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3 Reasons Why Tough Job Interviews are Good for You

Written by Miranda Pennington

Dr. Andrew Chamberlain, Chief Economist at, has advice for the interview-averse among us. And it’s not just you—they’re a lot more intense than they used to be! Maybe you used to get called in based on a cold call or a particularly appealing resume, but now the average job interview process lasts 22.9 days, not the former 12.6. Companies are more demanding, and the interviews are more rigorous and could involve presentations, puzzles, tests, or on-the-spot problem-solving.

The good news is, the more exacting process can be positive for candidates. Those tough interview questions might benefit you later. A tougher interview is associated with a higher job satisfaction rating later on—maybe this is because employees feel like they “earned” it, but I think it’s more likely that companies were able to identify traits they really valued and select the best possible candidate.

1. Rigorous interviewing makes for better matches.

Think of it a little like dating—if you’re just meeting for drinks at a bar, you’re relying on small-talk to know if you’ve just met the life partner who will help you survive the zombie apocalypse. If you invite someone on a bowling/rock climbing/ice skating date, you’re going to know their skills, their strengths, their competitive instincts, and their response to physical stress. Which second date would you rather go on?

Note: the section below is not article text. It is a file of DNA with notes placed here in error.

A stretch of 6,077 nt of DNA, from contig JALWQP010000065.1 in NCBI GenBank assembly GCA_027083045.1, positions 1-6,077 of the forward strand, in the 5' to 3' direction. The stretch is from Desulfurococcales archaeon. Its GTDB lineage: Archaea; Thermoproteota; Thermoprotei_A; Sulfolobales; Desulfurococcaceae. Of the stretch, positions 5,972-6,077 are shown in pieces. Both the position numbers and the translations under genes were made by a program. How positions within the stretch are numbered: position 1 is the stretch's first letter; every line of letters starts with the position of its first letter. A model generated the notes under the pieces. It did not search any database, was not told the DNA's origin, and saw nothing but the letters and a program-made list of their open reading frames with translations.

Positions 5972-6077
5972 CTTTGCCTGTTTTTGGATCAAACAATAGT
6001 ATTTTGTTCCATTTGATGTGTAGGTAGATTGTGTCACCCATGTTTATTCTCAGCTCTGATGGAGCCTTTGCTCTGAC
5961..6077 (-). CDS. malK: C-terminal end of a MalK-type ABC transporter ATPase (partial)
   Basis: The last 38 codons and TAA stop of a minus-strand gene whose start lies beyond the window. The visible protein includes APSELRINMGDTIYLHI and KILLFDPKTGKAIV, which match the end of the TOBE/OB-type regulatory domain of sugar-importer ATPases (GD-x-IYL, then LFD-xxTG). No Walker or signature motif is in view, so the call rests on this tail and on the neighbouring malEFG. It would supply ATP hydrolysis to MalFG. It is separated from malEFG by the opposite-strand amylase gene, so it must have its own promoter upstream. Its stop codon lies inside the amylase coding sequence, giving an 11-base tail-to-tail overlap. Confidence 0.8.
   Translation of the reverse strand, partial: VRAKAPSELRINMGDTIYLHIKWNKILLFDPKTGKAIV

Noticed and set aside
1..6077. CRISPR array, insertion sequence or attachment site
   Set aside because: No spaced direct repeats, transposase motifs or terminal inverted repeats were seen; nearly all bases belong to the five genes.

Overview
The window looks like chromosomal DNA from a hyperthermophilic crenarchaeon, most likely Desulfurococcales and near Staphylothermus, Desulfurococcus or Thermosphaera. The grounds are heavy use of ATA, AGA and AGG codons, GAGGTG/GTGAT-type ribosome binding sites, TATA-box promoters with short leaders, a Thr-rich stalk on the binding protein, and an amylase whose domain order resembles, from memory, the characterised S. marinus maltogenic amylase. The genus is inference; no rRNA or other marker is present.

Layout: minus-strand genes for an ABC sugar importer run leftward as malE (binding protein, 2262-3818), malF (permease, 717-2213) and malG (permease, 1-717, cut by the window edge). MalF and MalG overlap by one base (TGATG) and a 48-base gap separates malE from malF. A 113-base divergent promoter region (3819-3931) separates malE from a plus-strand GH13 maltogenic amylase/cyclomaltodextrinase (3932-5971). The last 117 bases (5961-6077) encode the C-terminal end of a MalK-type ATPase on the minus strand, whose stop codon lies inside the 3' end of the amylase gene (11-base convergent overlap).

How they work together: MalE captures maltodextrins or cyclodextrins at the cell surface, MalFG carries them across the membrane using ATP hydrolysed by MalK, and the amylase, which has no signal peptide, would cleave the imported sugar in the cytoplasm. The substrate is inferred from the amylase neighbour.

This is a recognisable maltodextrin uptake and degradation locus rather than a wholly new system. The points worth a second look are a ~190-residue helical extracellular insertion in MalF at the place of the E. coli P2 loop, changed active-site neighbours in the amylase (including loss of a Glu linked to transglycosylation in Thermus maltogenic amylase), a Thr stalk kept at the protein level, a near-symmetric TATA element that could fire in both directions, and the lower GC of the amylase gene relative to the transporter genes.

2. A detailed application process puts expectations on the table.

You can tell a lot about what a company wants by where they ask you to focus your energy during the application process. All of their questions are tied to specific work they’ll likely ask you to be doing; work backwards from the question to make educated guesses about the kinds of scenarios they’d be hiring you to handle. You’ll know what they’re looking for, and if that’s something you want to provide.

3. The harder the process, the more they’ll value you.

When a company asks a great deal of you during the interview process, it should tell you two things—they regard this job highly, and they’re willing to expend resources to make sure they can depend on you. This should also give you a healthy appreciation for your own value—you must have something impressive to offer if they’re this invested in making sure you’re a good fit for their company.

Remember to keep your positive attitude and a fake-it-til-you-make-it confidence at the forefront, even if demands seem excessive or more than what you bargained for.

About the author

Miranda Pennington

Miranda K. Pennington is a freelance writer and editor whose work has appeared on The Toast, The American Scholar, and the Ploughshares Writing Blog. She currently teaches creative nonfiction for Uptown Stories, a Morningside Heights nonprofit organization. She has an MFA from Columbia University, where she has also taught in the University Writing program and consulted in the Writing Center.